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Vulvar Pain: Causes, Factors, and Treatment

Vulvar Pain

Do you experience burning or soreness outside the vagina? You’re not alone. Vulvar pain can happen to women of all ages. It’s most common in young women and again around menopause. The pain can come and go for months at a time. Don’t ignore these symptoms. Seek medical treatment right away.

What causes the vulva to hurt?

The vulva is a sensitive area, so many different conditions cause inflammation and pain. For example, yeast or bacterial infections lead to itching and burning. Sexually transmitted diseases such as herpes also create pelvic pain. Chronic pain with no underlying cause may be a condition called Vulvodynia. 

Vulvodynia 

Vulvodynia is chronic, unexplained pain around the vaginal opening that lasts for three months or more. It may feel like burning, aching, stinging, or rawness. You may feel pain all over the vulva or just in one place. The discomfort may be constant or only crop up at certain times. For example, sexual activity or tampon insertion sometimes triggers pain at the vestibule. Vulvodynia has adverse effects on women’s sexual relationships and quality of life. Fortunately, treatment is available.

Vulvar Pain Factors

While environmental factors such as infections cause pain in the vulva, genetics are also at play. Certain risks for developing chronic pain are hereditary. So, if your mom experienced it, you are also more likely to develop it as well. Likewise, psychological stress is associated with pain sensitivity. For example, women with Vulvodynia are four times more likely to have anxiety. Hormonal changes and quality of sleep also play a role. 

Pelvic Floor Muscles

Hyperactivity of the pelvic floor muscles is an indicator of Vulvodynia. Overactive muscle contractions create inflammation and sensitivity around the vulva. Too much muscle tone will decrease the blood flow and oxygen to the area, leading to lactic acid build-up. Improving the condition of pelvic floor muscles goes a long way in relieving pain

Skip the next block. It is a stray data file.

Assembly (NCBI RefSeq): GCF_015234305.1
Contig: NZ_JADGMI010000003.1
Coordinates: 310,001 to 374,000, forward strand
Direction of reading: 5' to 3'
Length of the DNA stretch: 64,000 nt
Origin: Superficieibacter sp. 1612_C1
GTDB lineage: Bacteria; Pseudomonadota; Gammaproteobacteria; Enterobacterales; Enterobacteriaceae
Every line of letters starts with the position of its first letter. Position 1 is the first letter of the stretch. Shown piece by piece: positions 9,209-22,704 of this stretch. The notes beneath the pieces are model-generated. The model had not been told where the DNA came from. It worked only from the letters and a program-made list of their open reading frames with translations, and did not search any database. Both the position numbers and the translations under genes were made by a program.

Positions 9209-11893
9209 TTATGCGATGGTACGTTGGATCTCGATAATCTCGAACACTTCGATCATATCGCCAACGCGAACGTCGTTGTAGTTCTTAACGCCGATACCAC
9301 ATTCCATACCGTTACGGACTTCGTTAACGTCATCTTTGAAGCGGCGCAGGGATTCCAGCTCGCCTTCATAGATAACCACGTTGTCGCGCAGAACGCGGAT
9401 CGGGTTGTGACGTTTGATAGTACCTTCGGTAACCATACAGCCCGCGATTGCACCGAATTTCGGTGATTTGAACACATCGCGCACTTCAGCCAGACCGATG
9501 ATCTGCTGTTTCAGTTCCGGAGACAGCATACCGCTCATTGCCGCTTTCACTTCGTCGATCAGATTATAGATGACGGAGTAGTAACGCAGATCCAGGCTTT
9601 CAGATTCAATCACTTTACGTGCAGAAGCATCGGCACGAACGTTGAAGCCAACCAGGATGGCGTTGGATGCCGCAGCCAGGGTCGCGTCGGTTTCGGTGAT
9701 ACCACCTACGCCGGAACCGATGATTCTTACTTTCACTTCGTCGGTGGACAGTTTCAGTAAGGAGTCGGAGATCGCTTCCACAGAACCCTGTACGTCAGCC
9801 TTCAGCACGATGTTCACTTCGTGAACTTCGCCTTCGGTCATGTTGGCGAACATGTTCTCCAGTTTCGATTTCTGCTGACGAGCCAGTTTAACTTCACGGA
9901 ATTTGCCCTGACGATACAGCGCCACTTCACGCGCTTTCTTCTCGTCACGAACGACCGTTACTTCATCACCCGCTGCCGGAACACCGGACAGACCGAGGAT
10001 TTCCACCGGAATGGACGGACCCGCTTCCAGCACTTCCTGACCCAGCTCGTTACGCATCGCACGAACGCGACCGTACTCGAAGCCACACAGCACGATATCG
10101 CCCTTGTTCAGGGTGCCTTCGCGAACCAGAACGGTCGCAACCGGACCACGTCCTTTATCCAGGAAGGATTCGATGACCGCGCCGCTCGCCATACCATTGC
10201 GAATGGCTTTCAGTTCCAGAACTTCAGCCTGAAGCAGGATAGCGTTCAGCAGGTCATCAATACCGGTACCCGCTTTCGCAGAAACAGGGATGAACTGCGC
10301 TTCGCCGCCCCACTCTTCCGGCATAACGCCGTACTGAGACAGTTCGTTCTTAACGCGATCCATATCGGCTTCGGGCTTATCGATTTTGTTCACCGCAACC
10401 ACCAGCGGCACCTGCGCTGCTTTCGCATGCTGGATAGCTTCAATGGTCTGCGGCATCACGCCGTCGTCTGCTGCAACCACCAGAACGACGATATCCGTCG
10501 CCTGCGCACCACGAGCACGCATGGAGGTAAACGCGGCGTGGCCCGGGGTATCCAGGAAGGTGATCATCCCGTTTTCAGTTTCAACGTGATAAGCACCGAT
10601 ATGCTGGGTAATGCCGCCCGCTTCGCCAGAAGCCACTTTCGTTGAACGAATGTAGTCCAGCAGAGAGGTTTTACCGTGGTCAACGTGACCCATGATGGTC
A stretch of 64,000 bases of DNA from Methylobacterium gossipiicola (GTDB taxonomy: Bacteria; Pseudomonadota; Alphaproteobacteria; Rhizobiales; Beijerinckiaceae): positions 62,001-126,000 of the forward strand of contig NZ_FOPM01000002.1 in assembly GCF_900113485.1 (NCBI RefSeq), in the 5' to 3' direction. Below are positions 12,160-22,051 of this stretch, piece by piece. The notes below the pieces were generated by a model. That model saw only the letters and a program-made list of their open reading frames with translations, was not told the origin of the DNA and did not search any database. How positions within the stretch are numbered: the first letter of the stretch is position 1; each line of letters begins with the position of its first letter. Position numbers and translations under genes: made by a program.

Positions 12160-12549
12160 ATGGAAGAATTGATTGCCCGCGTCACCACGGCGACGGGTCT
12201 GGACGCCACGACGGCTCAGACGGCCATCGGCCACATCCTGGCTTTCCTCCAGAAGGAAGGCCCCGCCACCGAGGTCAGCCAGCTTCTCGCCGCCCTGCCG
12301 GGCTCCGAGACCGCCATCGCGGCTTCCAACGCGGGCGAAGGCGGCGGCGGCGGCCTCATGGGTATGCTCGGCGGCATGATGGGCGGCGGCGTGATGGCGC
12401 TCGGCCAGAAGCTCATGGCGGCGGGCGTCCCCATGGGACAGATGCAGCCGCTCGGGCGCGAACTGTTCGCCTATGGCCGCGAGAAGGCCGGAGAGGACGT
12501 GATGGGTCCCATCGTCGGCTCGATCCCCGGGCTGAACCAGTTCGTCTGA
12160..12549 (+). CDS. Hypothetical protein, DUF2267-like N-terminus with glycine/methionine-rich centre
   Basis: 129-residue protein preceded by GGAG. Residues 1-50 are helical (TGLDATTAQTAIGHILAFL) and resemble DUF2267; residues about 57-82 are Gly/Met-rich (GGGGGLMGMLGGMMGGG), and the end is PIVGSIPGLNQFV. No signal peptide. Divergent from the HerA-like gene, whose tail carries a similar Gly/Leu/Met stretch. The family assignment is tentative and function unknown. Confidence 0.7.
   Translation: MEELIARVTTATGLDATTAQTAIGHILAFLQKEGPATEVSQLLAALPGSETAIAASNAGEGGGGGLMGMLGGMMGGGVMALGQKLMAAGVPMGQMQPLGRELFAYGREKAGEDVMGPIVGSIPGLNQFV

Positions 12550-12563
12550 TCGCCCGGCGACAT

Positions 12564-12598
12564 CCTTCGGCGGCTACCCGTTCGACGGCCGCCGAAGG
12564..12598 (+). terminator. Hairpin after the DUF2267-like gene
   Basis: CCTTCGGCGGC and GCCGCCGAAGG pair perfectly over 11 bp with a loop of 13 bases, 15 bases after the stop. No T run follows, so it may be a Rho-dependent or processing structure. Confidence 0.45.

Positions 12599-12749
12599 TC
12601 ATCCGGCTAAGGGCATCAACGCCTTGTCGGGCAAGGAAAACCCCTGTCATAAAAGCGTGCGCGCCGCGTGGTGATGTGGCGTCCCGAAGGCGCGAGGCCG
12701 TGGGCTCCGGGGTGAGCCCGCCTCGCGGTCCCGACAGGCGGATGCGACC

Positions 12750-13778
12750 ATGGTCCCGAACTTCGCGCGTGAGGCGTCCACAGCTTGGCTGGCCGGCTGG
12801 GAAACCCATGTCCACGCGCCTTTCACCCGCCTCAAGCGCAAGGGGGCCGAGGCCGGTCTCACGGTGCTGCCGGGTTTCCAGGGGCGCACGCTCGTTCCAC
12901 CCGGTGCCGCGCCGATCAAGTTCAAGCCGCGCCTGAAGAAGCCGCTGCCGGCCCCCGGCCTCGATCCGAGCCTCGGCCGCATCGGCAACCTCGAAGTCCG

Vulvar Pain Treatment 

One of the best treatments for Vulvodynia is pelvic floor physical therapy. The therapist provides a comprehensive approach to pelvic health through manual therapy and education. In addition, your PT may recommend home exercises or vaginal dilators to stretch the vagina. Your doctor can also prescribe a topical cream to relieve pain. Many women find relief from physiological stressors through Cognitive Behavioral Therapy and relationship counseling. Surgery is a very last resort when no other treatments work. 

Seeking Treatment

Vulvar pain is an underdiagnosed issue that affects many women. Most patients improve with treatment, but complex underlying factors mean each person needs an individualized treatment plan. The first step is talking to your gynecologist or healthcare provider.

At Churchill Orthopedic Rehabilitation, our women’s health expert can assess your pain and work with you to determine the best course of action. You don’t have to live with chronic pain—schedule an appointment online today.

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